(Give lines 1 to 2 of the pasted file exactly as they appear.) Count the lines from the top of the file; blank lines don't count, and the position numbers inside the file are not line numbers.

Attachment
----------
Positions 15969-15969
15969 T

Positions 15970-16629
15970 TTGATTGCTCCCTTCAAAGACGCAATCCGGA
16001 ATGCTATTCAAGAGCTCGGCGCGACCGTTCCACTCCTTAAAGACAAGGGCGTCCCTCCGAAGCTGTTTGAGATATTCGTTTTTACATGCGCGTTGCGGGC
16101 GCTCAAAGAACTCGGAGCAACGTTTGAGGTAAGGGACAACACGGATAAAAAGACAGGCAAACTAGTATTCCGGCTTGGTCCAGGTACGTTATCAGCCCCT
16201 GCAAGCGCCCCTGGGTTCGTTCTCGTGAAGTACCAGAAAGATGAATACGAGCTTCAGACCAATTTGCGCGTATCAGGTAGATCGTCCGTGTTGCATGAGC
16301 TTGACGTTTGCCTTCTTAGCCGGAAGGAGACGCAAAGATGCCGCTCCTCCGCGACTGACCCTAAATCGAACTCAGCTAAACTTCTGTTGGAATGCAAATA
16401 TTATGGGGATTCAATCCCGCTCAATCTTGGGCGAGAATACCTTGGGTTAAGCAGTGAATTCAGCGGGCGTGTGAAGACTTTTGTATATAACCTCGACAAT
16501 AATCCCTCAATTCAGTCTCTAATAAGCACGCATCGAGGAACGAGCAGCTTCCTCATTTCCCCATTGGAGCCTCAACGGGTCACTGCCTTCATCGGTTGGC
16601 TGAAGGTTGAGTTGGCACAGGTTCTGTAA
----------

Positions 15969-15969
15969 T